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Former President Trump criticises senate foreign aid bill, suggests issuing loan instead
Washington DC: Former President Trump voiced his disapproval against a Senate foreign aid bill in a rally held in South Carolina, expressing concern over its substantial allocation, reported The Hill.
Trump said, "They want to give like almost $100 billion to a few countries, $100 billion." He proposed an alternative approach, stating, "I said, 'Why do we do this? If you do, you give them, not $100 billion, you give it to 'em as a loan.'"
According to The Hill, the Senate recently advanced a USD 95.3 billion package aimed at providing funding for Ukraine and Israel.
This move followed the collapse of a bipartisan agreement merging foreign aid with border security reforms, a deal Trump vehemently opposed. Trump's criticism was evident when he labeled it a "death wish" for his party immediately after its unveiling, as per The Hill.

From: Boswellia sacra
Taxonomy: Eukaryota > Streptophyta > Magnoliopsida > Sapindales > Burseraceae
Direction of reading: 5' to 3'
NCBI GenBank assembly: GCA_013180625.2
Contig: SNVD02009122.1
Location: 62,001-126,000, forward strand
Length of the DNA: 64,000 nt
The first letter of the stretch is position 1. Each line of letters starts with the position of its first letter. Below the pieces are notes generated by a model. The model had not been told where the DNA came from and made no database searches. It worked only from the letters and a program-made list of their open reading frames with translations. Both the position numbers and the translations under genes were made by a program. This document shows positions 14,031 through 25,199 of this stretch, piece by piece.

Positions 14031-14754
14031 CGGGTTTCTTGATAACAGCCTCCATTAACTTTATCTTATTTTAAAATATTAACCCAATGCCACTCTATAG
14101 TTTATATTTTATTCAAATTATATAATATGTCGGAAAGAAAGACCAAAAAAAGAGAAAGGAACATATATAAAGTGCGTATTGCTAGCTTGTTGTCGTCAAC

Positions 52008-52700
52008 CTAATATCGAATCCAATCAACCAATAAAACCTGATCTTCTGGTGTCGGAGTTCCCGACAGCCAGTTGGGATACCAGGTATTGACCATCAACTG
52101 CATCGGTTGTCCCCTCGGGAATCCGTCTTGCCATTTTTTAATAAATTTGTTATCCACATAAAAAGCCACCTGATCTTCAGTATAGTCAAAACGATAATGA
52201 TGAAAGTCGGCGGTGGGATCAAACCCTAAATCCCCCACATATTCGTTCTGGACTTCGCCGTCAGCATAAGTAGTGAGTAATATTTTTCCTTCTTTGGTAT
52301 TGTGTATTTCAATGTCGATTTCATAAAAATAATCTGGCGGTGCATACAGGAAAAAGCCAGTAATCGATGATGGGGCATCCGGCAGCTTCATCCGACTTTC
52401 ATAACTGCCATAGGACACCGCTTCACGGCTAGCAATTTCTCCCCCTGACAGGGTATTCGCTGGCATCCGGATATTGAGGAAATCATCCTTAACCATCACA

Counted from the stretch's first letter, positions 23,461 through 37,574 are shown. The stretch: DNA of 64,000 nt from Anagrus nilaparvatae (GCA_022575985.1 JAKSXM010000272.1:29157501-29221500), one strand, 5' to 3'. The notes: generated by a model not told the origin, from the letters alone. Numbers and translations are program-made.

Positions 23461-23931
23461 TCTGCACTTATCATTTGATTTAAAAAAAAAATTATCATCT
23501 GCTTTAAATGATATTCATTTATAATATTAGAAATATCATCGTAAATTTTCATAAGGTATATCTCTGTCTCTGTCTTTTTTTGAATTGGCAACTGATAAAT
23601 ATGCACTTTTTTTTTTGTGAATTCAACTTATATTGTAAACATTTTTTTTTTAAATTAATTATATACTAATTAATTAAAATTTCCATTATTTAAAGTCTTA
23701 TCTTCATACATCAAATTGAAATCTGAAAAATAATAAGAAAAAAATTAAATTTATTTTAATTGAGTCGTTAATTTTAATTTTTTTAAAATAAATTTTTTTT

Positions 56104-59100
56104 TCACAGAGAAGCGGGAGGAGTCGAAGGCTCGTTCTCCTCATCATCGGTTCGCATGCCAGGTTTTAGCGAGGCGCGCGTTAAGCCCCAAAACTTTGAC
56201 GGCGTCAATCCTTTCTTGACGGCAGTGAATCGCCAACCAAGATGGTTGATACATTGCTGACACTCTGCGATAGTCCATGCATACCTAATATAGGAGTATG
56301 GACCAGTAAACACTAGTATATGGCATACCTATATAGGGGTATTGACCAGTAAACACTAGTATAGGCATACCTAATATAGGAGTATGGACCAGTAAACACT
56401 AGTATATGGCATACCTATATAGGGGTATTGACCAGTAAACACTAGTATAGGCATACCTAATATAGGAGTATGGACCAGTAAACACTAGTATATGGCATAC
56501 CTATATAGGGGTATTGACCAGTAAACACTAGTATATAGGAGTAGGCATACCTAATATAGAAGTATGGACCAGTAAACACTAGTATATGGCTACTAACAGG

"Only a fool, or a Radical Left Democrat, would vote for this horrendous Border Bill, which only gives Shutdown Authority after 5000 Encounters a day when we already have the right to CLOSE THE BORDER NOW, which must be done," Trump wrote on Truth Social.
"This Bill is a great gift to the Democrats and a Death Wish for The Republican Party. It takes the HORRIBLE JOB the Democrats have done on Immigration and the Border, absolves them, and puts it all squarely on the shoulders of Republicans," Trump continued.
Trump's stance found support from Speaker of the House Mike Johnson (R-La.), who also condemned the bill.
Speaker of the House Mike Johnson (R-La.) also went after the bill.
"I've seen enough. This bill is even worse than we expected and won't come close to ending the border catastrophe the President has created. As the lead Democrat negotiator proclaimed, Under this legislation, 'the border never closes,'" Johnson wrote on X, formerly known as Twitter. If this bill reaches the House, it will be dead on arrival," he added.
The Senate's decision to push forward with the foreign aid package, despite opposition from Trump and other Republican figures, underscores ongoing debates over the allocation of government funds and approaches to international assistance.